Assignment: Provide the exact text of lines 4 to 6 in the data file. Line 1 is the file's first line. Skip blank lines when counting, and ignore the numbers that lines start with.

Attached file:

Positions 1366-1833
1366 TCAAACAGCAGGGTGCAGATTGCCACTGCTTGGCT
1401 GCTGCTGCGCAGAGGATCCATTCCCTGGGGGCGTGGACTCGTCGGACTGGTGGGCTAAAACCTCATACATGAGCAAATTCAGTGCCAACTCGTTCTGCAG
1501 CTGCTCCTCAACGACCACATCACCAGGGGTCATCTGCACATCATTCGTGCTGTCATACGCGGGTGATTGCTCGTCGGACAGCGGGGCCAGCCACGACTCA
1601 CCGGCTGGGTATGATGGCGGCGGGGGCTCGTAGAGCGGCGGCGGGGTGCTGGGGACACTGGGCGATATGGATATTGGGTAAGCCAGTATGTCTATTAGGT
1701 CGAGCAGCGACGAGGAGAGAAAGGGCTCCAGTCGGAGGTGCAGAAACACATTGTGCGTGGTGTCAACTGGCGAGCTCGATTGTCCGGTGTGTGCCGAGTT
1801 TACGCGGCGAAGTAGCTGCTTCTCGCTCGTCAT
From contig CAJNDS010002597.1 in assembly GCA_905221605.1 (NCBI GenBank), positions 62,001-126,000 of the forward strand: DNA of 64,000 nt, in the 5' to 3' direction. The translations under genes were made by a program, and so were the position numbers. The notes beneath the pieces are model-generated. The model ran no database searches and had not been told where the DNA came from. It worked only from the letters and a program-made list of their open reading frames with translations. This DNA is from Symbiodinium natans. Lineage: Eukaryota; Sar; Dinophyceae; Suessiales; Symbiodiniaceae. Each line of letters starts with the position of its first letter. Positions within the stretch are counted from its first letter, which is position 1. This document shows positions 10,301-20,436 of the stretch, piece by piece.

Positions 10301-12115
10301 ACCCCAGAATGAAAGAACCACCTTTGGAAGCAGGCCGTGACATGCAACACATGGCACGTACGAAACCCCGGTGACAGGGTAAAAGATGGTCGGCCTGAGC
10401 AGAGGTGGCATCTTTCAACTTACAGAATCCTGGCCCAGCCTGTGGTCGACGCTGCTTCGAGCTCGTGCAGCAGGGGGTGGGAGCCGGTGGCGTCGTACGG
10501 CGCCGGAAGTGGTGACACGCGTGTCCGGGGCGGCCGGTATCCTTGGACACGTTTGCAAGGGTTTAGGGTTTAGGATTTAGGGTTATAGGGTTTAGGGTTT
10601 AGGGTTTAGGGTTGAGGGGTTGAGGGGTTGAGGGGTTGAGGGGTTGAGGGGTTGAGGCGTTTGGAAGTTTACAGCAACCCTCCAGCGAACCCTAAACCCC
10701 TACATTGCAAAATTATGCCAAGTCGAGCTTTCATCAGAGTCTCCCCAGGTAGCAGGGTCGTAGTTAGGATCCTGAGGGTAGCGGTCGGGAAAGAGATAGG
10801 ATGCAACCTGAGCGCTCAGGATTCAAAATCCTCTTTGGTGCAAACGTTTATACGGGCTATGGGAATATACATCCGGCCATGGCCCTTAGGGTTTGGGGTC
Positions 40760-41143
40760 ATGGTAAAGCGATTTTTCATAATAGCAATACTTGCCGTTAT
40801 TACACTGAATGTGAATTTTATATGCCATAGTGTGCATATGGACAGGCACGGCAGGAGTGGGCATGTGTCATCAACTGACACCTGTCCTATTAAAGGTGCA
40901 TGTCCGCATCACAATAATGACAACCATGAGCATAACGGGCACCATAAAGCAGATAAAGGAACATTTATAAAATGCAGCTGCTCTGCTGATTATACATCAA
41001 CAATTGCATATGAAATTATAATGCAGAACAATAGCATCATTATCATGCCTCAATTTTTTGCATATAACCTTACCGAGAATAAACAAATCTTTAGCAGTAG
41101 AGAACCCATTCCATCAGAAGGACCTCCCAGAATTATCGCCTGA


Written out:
1501 CTGCTCCTCAACGACCACATCACCAGGGGTCATCTGCACATCATTCGTGCTGTCATACGCGGGTGATTGCTCGTCGGACAGCGGGGCCAGCCACGACTCA
1601 CCGGCTGGGTATGATGGCGGCGGGGGCTCGTAGAGCGGCGGCGGGGTGCTGGGGACACTGGGCGATATGGATATTGGGTAAGCCAGTATGTCTATTAGGT
1701 CGAGCAGCGACGAGGAGAGAAAGGGCTCCAGTCGGAGGTGCAGAAACACATTGTGCGTGGTGTCAACTGGCGAGCTCGATTGTCCGGTGTGTGCCGAGTT